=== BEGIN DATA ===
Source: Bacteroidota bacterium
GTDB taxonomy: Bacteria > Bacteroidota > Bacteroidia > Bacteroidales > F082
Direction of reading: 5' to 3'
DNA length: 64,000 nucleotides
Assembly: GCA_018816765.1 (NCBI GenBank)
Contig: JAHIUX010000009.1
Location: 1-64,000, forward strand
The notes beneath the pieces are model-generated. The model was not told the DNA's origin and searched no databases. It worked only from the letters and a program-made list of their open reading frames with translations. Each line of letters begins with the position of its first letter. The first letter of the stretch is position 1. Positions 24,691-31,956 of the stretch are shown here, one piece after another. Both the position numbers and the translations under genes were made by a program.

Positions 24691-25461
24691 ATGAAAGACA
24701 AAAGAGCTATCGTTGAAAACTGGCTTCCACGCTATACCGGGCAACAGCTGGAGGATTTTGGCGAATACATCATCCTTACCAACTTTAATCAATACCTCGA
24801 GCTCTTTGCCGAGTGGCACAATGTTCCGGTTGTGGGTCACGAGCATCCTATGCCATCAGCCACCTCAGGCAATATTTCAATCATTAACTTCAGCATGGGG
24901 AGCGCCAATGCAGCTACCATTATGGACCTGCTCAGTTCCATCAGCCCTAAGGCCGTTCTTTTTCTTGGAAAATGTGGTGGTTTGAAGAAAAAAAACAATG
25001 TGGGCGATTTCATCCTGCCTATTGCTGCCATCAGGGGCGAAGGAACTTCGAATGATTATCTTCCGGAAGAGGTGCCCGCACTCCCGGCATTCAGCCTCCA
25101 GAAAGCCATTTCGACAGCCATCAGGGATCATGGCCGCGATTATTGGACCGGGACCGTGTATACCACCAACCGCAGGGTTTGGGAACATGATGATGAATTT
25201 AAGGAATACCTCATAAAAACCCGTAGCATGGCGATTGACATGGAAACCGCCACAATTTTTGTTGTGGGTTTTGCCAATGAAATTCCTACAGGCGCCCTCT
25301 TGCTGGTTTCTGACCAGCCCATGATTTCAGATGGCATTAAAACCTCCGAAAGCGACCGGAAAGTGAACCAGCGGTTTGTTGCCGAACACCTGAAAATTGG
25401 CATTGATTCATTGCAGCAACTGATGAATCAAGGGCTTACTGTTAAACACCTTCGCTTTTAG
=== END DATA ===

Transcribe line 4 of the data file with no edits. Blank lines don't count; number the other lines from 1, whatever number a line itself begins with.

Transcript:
DNA length: 64,000 nucleotides